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Size Limits of Very Small Microorganisms: Proceedings of a Workshop (1999)

Chapter: Appendix D: Workshop Participants

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Suggested Citation:"Appendix D: Workshop Participants." National Research Council. 1999. Size Limits of Very Small Microorganisms: Proceedings of a Workshop. Washington, DC: The National Academies Press. doi: 10.17226/9638.
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Appendix D
Workshop Participants

Michael Adams, University of Georgia, Department of Biochemistry and Molecular Biology

Marc Allen, NASA Headquarters, Office of Space Science

Steven Benner, University of Florida, Department of Chemistry

David Boal, Simon Fraser University, Physics Department, Canada

John P. Bradley, MVA, Inc.

Don Button, University of Alaska at Fairbanks, Institute of Marine Science

Ron Cowen, Science News Magazine

Leonard David, Space News

Christian de Duve, Christian de Duve Institute of Cellular Pathology, Belgium

Edward F. DeLong, Monterey Bay Aquarium Research Institute

Jack Farmer, Arizona State University, Department of Geology

James P. Ferris, Rensselaer Polytechnic Institute, Department of Chemistry

Dan Fraenkel, Harvard Medical School, Department of Microbiology and Molecular Genetics

Phil Harrington, National Science Foundation

Olavi Kajander, University of Kuopio, Department of Biochemistry and Biotechnology, Finland

Andrew Knoll, Botanical Museum, Harvard University

Andrew Lawler, Science

Jeffrey Lawrence, University of Pittsburgh, Department of Biological Sciences

David McKay, NASA Johnson Space Center

Michael Meyer, NASA Headquarters, Office of Space Science

Peter Moore, Yale University, Chemistry Department

Kenneth Nealson, Jet Propulsion Laboratory

Richard Obermann, U.S. House of Representatives, Committee on Science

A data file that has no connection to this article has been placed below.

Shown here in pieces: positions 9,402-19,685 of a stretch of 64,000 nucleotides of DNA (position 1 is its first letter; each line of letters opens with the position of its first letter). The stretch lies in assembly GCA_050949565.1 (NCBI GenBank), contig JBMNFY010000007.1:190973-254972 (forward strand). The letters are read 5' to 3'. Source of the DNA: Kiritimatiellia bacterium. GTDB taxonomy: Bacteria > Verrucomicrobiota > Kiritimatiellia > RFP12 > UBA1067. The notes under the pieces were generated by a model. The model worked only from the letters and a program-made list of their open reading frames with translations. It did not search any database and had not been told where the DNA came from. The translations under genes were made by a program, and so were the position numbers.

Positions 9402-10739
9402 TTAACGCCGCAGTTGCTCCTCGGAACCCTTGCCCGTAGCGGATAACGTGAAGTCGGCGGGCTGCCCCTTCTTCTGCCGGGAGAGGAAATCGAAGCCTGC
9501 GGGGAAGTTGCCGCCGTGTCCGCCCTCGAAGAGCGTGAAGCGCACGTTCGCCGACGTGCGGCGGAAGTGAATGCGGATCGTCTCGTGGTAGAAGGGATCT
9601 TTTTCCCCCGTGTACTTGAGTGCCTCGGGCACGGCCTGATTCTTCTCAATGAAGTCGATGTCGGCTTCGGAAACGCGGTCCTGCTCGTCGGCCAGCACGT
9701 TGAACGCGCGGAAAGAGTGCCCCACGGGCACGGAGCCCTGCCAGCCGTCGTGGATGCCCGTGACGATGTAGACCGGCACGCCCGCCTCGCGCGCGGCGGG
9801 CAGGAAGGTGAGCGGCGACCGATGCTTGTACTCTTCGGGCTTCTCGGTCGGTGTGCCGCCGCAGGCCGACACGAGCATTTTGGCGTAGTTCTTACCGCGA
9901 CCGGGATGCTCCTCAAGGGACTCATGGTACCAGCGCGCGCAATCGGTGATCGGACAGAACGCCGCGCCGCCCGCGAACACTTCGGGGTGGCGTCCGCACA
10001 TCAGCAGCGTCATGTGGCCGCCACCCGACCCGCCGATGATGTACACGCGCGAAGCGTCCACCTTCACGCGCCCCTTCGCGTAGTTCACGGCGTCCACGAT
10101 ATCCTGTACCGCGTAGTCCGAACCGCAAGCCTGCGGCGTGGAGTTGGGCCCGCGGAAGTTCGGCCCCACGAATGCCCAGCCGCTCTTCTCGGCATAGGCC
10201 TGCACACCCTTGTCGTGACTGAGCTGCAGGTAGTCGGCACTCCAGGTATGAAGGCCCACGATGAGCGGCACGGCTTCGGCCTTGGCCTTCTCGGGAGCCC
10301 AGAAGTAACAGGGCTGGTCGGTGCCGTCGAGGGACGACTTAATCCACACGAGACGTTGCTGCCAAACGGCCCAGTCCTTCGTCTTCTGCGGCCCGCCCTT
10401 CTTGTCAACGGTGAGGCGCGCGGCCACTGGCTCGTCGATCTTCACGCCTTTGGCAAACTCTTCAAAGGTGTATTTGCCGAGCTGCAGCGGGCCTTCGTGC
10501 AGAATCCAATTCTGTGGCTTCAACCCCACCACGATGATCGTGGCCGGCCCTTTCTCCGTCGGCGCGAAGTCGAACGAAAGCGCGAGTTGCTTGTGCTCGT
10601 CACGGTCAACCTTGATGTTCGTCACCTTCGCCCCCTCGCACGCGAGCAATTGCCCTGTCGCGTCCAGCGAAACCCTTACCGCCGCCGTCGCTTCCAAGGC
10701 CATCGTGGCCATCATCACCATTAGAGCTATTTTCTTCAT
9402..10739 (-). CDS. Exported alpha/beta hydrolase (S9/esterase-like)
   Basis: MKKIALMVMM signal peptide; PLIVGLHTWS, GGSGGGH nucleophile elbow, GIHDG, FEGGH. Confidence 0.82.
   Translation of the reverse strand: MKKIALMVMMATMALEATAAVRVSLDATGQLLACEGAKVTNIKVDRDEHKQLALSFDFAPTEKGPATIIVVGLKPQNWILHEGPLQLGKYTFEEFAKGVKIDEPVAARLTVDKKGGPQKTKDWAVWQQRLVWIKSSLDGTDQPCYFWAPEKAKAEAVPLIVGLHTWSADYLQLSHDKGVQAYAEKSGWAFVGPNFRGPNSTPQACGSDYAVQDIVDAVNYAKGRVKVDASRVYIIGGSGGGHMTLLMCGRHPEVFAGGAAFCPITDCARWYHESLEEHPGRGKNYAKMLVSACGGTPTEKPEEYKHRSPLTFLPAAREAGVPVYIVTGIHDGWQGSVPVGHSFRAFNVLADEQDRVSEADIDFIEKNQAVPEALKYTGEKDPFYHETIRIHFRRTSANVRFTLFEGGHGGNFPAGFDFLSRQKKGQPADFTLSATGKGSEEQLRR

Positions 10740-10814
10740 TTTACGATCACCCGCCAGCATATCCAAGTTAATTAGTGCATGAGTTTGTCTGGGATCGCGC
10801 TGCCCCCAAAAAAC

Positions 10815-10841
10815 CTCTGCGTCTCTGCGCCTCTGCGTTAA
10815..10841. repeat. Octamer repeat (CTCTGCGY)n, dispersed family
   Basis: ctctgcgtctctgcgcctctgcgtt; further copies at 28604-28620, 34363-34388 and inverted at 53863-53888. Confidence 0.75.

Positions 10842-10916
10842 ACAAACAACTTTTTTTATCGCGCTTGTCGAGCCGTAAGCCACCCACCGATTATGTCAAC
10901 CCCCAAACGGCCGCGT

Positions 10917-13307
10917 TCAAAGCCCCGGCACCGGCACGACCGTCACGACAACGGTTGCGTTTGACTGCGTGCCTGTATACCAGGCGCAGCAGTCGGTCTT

Leslie Orgel, Salk Institute for Biological Studies

Mary Jane Osborn, University of Connecticut Health Center, Department of Microbiology

Carl Pilcher, NASA Headquarters, Office of Space Science

Anthony Reichart, Nature

Suggested Citation:"Appendix D: Workshop Participants." National Research Council. 1999. Size Limits of Very Small Microorganisms: Proceedings of a Workshop. Washington, DC: The National Academies Press. doi: 10.17226/9638.
×

Monica Riley, Woods Hole Marine Biological Laboratory

John Rummel, NASA Headquarters, Office of Space Science

William Schopf, University of California at Los Angeles, Department of Earth and Space Sciences

James Staley, University of Washington at Seattle, Microbiology Laboratory

Karl Stetter, Lehrstuhl für Mikrobiologie, Universität Regensburg, Regensburg, Germany

Jack Szostak, Howard Hughes Medical Institute, Department of Molecular Biology

James Van Etten, University of Nebraska, Department of Pathology

Suggested Citation:"Appendix D: Workshop Participants." National Research Council. 1999. Size Limits of Very Small Microorganisms: Proceedings of a Workshop. Washington, DC: The National Academies Press. doi: 10.17226/9638.
×
Page 147
Suggested Citation:"Appendix D: Workshop Participants." National Research Council. 1999. Size Limits of Very Small Microorganisms: Proceedings of a Workshop. Washington, DC: The National Academies Press. doi: 10.17226/9638.
×
Page 148
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How small can a free-living organism be? On the surface, this question is straightforward-in principle, the smallest cells can be identified and measured. But understanding what factors determine this lower limit, and addressing the host of other questions that follow on from this knowledge, require a fundamental understanding of the chemistry and ecology of cellular life. The recent report of evidence for life in a martian meteorite and the prospect of searching for biological signatures in intelligently chosen samples from Mars and elsewhere bring a new immediacy to such questions. How do we recognize the morphological or chemical remnants of life in rocks deposited 4 billion years ago on another planet? Are the empirical limits on cell size identified by observation on Earth applicable to life wherever it may occur, or is minimum size a function of the particular chemistry of an individual planetary surface?

These questions formed the focus of a workshop on the size limits of very small organisms, organized by the Steering .Group for the Workshop on Size Limits of Very Small Microorganisms and held on October 22 and 23, 1998. Eighteen invited panelists, representing fields ranging from cell biology and molecular genetics to paleontology and mineralogy, joined with an almost equal number of other participants in a wide-ranging exploration of minimum cell size and the challenge of interpreting micro- and nano-scale features of sedimentary rocks found on Earth or elsewhere in the solar system. This document contains the proceedings of that workshop. It includes position papers presented by the individual panelists, arranged by panel, along with a summary, for each of the four sessions, of extensive roundtable discussions that involved the panelists as well as other workshop participants.

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